As concern grows over the potential loss of community development and planning funds at the federal level, Indigo Bishop writes to remind us that communities have the networks and resources to make it through periods of scarcity.
Data show that cars are more effective than transit in providing poor people to jobs and economic opportunity. But does that mean transit systems are fundamentally inadequate or just currently inadequate?
Many advocates for new ways of thinking about places and streets argue for reduced use of cars as the dominant mode of transportation. A new study finds, however that poverty is improved when the poor have access to a car for transportation.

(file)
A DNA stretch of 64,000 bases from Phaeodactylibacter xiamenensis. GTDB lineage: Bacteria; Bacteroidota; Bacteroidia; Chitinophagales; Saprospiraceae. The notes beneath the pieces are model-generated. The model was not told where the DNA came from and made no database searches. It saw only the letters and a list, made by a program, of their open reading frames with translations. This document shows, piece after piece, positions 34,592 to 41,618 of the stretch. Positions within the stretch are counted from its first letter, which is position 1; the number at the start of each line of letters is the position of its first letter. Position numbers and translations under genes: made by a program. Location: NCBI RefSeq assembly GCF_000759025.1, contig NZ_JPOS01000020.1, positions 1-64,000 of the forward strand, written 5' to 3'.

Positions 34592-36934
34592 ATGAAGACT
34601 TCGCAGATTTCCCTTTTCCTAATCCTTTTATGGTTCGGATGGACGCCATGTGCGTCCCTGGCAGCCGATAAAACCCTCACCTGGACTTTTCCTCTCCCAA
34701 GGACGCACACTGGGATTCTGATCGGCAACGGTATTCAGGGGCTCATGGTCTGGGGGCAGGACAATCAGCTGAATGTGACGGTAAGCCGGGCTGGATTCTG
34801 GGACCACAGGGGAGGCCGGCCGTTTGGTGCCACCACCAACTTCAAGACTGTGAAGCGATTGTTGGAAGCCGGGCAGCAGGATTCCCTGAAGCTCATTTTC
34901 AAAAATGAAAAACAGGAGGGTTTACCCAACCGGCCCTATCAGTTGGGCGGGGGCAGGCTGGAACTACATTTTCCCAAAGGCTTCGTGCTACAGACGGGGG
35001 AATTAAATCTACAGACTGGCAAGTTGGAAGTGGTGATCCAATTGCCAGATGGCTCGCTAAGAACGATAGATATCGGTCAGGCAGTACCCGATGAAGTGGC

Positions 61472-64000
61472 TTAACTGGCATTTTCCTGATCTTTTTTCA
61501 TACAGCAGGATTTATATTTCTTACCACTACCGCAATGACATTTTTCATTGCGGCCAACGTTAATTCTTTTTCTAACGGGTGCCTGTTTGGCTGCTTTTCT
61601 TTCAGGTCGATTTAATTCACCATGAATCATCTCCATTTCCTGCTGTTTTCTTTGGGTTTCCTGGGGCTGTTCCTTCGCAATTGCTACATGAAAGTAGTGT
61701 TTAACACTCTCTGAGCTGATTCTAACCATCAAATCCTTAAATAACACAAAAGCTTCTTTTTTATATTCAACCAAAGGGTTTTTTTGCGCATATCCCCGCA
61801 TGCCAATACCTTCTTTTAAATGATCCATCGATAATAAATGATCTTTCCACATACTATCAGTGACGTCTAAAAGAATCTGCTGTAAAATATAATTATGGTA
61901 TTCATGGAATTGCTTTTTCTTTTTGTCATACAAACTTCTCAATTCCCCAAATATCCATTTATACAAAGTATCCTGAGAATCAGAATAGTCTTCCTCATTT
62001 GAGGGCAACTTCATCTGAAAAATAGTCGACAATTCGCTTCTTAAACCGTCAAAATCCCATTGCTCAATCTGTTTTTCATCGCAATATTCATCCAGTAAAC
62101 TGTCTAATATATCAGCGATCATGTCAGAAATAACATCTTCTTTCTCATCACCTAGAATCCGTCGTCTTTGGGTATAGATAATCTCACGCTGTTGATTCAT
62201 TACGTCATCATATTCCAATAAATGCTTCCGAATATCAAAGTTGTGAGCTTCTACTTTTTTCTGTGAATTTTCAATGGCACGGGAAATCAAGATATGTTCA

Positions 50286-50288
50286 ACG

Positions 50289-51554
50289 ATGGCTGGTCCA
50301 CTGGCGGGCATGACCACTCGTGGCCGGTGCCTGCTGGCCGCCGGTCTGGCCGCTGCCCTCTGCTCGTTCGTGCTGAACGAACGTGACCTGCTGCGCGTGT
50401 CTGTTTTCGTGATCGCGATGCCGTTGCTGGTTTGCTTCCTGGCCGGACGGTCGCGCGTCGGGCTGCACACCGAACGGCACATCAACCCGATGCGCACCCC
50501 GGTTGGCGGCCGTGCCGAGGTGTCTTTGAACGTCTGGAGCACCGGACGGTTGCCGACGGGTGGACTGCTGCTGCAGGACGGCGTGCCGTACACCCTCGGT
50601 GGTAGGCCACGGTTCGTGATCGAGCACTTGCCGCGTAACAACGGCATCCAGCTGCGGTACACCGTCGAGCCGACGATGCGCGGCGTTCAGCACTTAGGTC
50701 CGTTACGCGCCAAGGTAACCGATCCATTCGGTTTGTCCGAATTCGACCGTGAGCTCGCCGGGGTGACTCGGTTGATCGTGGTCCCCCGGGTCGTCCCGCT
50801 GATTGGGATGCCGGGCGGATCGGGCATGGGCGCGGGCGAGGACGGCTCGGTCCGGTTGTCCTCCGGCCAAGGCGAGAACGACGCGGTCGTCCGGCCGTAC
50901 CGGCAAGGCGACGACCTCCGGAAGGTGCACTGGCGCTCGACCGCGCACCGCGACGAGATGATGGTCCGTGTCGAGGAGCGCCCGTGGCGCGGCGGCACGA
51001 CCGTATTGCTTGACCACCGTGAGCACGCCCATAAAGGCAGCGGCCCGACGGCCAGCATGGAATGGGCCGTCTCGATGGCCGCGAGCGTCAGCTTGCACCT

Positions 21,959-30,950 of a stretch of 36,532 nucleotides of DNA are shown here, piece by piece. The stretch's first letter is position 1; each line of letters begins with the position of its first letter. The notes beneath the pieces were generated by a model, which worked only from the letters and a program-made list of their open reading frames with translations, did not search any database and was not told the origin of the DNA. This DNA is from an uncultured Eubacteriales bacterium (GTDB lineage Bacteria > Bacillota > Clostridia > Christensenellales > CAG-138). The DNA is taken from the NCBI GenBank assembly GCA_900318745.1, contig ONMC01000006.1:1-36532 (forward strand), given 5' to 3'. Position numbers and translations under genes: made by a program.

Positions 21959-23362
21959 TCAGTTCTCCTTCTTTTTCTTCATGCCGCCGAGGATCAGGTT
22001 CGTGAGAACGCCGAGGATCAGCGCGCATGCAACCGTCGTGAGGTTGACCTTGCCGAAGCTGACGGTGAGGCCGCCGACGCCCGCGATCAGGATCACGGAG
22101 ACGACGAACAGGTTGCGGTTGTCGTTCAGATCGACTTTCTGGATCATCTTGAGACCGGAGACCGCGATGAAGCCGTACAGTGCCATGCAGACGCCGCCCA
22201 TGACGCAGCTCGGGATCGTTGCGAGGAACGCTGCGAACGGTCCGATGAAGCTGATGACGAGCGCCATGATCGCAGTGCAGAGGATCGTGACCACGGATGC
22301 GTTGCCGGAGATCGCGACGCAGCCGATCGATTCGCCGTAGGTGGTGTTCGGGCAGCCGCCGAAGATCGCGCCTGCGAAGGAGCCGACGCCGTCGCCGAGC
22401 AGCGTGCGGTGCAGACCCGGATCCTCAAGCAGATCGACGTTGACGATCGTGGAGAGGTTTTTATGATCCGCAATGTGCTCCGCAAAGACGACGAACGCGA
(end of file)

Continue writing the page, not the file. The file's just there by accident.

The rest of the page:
Last week the Carnegie Endowment for International Peace published a report, In Search of the Global Middle Class: A New Index, by researcher Uri Dadush, which uses car ownership rates as an indication of the size of a country's middle class
Planners strive to anticipate future needs, which sometimes creates self-fulfilling prophecies: by preparing for a situation we help cause it. This is particularly true of automobile dependency. Planning decisions intended to accommodate automobile.
Let me wade into an ongoing debate among fellow Planetizen bloggers Samuel Staley and Michael Lewyn concerning the meanings of accessibility and mobility, and their implications for transportation and land use policy.